2012 News

CSD research for Department of Education will contribute to federal college savings policy

As the Dec. 1 college application deadline looms, many prospective students are no doubt aware of the burden that comes with a college education. Some may even decide not to apply for fear of burying themselves in debt come graduation. 

The U.S. Department of Education (DOE) recently launched the first large-scale test of college savings accounts when it incorporated a college savings and financial counseling component into GEAR UP (Gaining Early Awareness for Undergraduate Programs), its initiative to prepare youth for college.

The DOE allocated $16.5 million for GEAR UP and has launched the first federal evaluation of the program. Washington University in St. Louis, through the Center for Social Development (CSD) at the Brown School, is taking part through a $1 million grant.

Led by Michal Grinstein-Weiss, PhD, associate professor of social work and associate director of the CSD, the research conducted at WUSTL will inform policy at the federal level, particularly concerning college savings and child development accounts.

“This will generate rigorous evidence-based policy stemming from a randomized control trial,” says Grinstein-Weiss, principal investigator on the GEAR UP research project. “It’s great that the Department of Education is taking on this initiative, and CSD is very happy to help lead the research.”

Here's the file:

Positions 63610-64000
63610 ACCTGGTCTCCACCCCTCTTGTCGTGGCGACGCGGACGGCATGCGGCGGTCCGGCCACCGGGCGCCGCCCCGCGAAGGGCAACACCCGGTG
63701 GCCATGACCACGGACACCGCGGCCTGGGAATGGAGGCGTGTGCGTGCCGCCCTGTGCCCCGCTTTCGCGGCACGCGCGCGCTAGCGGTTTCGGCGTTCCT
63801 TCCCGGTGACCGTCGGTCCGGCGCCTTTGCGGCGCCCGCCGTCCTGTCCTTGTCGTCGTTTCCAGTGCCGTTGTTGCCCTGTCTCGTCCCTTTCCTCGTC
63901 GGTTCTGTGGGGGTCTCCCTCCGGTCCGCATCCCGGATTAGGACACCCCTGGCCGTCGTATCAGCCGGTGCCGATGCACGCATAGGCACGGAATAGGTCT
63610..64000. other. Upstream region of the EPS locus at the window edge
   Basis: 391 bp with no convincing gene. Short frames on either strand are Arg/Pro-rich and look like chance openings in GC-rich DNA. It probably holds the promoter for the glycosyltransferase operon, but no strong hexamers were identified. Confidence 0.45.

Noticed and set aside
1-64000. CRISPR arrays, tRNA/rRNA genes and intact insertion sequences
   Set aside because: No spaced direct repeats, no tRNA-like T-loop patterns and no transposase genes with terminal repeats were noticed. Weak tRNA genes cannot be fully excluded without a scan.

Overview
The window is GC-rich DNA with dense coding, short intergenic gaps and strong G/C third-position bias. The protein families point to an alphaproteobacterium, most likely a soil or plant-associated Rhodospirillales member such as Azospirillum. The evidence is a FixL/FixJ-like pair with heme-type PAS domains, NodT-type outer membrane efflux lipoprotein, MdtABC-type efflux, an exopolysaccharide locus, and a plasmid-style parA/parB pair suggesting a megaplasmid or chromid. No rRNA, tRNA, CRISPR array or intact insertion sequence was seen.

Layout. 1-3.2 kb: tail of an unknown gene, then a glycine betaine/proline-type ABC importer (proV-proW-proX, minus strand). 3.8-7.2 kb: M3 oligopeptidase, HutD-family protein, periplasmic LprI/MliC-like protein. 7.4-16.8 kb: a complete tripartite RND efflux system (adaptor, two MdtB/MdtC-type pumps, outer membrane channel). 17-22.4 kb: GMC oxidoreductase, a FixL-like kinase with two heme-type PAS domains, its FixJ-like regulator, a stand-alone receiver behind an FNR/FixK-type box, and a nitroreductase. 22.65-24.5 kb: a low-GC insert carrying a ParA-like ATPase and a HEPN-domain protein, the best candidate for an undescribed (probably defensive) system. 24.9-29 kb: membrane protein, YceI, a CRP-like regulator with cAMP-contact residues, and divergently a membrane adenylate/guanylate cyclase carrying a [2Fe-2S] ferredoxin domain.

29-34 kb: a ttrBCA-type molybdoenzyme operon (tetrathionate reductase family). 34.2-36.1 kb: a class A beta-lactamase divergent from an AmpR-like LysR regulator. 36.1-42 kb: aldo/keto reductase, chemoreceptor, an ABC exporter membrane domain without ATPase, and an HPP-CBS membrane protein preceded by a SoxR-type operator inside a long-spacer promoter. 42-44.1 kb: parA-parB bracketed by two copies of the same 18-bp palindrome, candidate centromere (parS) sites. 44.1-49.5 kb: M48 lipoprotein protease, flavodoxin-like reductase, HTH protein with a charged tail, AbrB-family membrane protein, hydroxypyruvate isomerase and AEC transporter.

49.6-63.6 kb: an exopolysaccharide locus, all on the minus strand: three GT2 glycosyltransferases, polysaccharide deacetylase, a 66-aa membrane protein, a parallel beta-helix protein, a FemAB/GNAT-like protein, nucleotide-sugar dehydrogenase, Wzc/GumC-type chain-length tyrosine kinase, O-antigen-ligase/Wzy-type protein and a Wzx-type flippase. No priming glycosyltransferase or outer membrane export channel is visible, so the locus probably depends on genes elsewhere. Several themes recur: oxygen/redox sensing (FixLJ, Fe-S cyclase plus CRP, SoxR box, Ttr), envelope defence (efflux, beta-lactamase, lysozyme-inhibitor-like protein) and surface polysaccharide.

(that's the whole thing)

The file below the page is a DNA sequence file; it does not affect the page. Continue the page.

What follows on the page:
The large-scale study will include approximately 20,000 students in 200 high schools across 10 states, and it will be conducted in partnership with Abt Associates, a global research firm that specializes in the fields of health, social and environmental policy. The six-year study will research the impact of college savings accounts, financial counseling and other GEAR UP program features on outcomes such as college savings, enrollment and graduation. The study timeline has the potential to extend to 10 years.

“This research will take place over time, but it also has the potential to have an immediate impact,” Grinstein-Weiss says. “The research will help the NIE shape its College Access Challenge Grant program moving forward, and may also help raise awareness of the ASPIRE Act that Congress likely will be reconsidering.”

GEAR UP, authorized in 1998 by amendments to the Higher Education Act, provides intervention services such as mentoring, tutoring, counseling and scholarships, primarily for low-income middle and high school students. With the new savings element, the DOE aims to enhance its effort to make a college education accessible for all Americans.